It never ceases to amaze me that people in my town decorate for Halloween as much (if not more) than they do for the winter holidays. Cobwebs, tombstones, orange lights, and pumpkins adorn the bushes, yards, and front porches of houses up and down the streets of my neighborhood. And while it is all fun and games for the children and adults on Halloween night, it can be a scary sight for our furry friends. Read our tips for how to help your pet survive Halloween in one piece…
Candy is NOT for pets.
Most of us know not to let our dogs get ahold of chocolate, but did you know the artificial sweetener, xylitol (often found in sugar free candy) is also poisonous to dogs? Candy wrappers can pose a choking hazard as well. Keep candy bowls up high, out of your pets’ reach and make sure children know to pick up after themselves and not to feed candy to your pets. Check out Petfinder’s article, Dangerous Foods for Dogs for other foods that can be fatal if your pets ingest them. Some may surprise you! I had no idea avocados can be poisonous to dogs.
Do not leave pets, especially black cats outside.
PetMD’s article, 10 Halloween Safety Tips for Pets recommends keeping your black cat inside several days before and after Halloween. The article mentions that all animals can be at risk from pranksters on and around Halloween, but black cats are even more at risk..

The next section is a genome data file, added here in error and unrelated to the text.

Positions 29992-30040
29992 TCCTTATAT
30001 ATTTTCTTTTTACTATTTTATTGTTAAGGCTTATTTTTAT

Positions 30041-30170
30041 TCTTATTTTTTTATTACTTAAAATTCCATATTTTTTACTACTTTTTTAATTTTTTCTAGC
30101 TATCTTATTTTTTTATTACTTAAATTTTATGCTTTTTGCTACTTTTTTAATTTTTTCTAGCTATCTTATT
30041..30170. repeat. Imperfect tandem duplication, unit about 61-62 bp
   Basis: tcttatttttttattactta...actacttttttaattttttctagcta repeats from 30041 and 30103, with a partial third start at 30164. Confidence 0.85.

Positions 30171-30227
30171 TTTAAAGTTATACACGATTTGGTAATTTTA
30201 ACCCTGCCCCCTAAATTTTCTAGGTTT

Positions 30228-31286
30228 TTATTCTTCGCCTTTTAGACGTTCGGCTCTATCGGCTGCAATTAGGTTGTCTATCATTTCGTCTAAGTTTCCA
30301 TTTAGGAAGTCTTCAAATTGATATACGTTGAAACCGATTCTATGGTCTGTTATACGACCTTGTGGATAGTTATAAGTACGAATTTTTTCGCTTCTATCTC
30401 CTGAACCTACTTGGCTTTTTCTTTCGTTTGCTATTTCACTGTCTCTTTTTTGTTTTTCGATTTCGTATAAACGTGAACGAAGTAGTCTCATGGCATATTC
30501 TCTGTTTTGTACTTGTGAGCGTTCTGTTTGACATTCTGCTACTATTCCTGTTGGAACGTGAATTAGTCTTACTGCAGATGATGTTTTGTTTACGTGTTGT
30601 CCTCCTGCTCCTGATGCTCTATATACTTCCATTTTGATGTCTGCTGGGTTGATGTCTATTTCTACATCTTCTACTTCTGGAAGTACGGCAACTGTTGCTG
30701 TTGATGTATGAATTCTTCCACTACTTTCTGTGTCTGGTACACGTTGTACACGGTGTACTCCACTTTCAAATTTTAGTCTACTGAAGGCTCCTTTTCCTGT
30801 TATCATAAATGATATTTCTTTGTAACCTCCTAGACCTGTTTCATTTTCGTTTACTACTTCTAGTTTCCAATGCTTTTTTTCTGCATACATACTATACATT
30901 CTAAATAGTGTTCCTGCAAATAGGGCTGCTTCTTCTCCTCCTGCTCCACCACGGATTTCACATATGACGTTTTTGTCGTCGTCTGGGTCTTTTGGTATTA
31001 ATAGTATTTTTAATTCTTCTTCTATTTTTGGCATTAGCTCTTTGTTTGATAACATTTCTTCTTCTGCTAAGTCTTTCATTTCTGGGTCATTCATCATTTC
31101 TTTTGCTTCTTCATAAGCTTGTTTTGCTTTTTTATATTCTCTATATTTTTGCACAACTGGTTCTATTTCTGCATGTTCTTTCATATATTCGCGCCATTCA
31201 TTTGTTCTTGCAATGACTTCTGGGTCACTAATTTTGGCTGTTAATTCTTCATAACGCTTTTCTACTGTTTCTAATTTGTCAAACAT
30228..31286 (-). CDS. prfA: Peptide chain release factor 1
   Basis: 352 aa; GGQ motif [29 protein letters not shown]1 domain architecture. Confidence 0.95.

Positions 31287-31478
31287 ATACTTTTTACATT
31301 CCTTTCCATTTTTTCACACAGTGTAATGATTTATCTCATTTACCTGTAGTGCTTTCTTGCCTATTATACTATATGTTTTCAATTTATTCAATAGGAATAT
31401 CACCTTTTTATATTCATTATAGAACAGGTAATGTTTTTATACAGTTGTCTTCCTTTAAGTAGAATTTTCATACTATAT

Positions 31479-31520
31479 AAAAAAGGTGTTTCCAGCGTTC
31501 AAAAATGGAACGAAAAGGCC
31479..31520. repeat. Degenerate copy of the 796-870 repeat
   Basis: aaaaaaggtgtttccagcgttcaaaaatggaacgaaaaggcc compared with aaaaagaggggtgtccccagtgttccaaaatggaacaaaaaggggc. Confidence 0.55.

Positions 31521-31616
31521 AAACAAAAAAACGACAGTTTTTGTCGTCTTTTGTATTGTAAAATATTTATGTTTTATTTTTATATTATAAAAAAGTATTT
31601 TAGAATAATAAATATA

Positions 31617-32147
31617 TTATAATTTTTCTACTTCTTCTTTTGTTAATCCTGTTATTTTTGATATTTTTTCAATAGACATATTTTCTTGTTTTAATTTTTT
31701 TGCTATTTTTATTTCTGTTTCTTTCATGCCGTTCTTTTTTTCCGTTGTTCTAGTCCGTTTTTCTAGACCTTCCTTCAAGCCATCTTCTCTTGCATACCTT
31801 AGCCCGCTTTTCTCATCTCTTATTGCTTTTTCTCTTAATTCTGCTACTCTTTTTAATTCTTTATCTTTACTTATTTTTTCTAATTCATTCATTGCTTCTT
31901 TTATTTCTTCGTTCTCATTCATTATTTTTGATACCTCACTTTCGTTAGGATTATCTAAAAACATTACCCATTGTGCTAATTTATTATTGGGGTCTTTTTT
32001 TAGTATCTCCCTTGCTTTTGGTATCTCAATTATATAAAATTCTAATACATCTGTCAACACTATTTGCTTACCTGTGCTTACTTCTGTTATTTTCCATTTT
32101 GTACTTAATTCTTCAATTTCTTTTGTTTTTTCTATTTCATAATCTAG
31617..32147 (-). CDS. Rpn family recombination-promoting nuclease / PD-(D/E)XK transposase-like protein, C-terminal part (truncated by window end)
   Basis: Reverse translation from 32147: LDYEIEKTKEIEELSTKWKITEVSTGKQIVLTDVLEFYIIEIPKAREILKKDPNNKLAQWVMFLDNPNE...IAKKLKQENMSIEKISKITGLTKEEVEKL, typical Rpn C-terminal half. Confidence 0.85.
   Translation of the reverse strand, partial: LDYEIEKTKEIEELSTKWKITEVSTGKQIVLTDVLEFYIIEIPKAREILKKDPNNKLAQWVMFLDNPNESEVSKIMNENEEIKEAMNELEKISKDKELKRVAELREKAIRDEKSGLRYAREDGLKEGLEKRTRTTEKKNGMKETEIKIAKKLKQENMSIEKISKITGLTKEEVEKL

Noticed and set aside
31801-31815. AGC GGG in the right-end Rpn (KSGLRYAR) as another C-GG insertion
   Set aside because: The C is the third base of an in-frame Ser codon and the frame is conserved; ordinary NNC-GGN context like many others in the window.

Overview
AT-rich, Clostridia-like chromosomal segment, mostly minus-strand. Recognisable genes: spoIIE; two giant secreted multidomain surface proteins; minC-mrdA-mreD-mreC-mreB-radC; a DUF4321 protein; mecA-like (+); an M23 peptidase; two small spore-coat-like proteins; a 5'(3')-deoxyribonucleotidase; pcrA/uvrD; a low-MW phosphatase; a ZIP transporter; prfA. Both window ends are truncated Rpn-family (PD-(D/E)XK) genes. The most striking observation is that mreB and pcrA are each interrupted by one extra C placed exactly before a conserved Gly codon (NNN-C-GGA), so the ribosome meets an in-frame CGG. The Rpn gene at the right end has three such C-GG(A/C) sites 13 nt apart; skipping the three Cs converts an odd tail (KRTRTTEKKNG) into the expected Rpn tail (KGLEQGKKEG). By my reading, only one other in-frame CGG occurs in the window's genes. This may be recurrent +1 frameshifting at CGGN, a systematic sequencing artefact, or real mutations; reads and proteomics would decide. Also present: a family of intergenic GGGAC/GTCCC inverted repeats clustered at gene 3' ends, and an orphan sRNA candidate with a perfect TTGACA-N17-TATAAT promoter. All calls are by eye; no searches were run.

Keep pets away from the door.
Once trick-or-treaters start arriving, it can be difficult to keep your pet from darting out the door. According to veterinarian Marty Becker, “Halloween is the second most common holiday for pets to get lost.” Read the ABC News article How to Make Halloween Safe for Pets for more info on keeping your pet safely indoors on Halloween night. If your pet is super sensitive to the sound of the doorbell, spare him the anxiety and find a nice quiet place for him to hang out. You may wish to play music or turn on the tv to muffle the sounds of people coming to the door.
Keep Halloween decor to a minimum.
Make sure to supervise your pet around lit pumpkins and decorations such as corn and real pumpkins. If your pet ingests corn or pumpkin flesh, it can cause a blockage. Becker cautions that cats are especially at risk because their tails can catch fire if they get too close to a lit pumpkin.
Have a dress rehearsal.
Have your pet try on his Halloween costume before the big night, to make sure he is comfortable in it. Petfinder’s article, Halloween Pet Tips recommends skipping masks altogether because they can obstruct vision.
Make sure your pet is properly identified.
Microchip, tattoo, or tag your dog in case he gets lost. PetPartners can help offset this routine care expense with their Wellness Plan. Consider enrolling in an accident and illness pet insurance policy to protect against unexpected vet bills!
Follow our tips and you and your furry counterparts should have a boo-tiful time this Halloween season!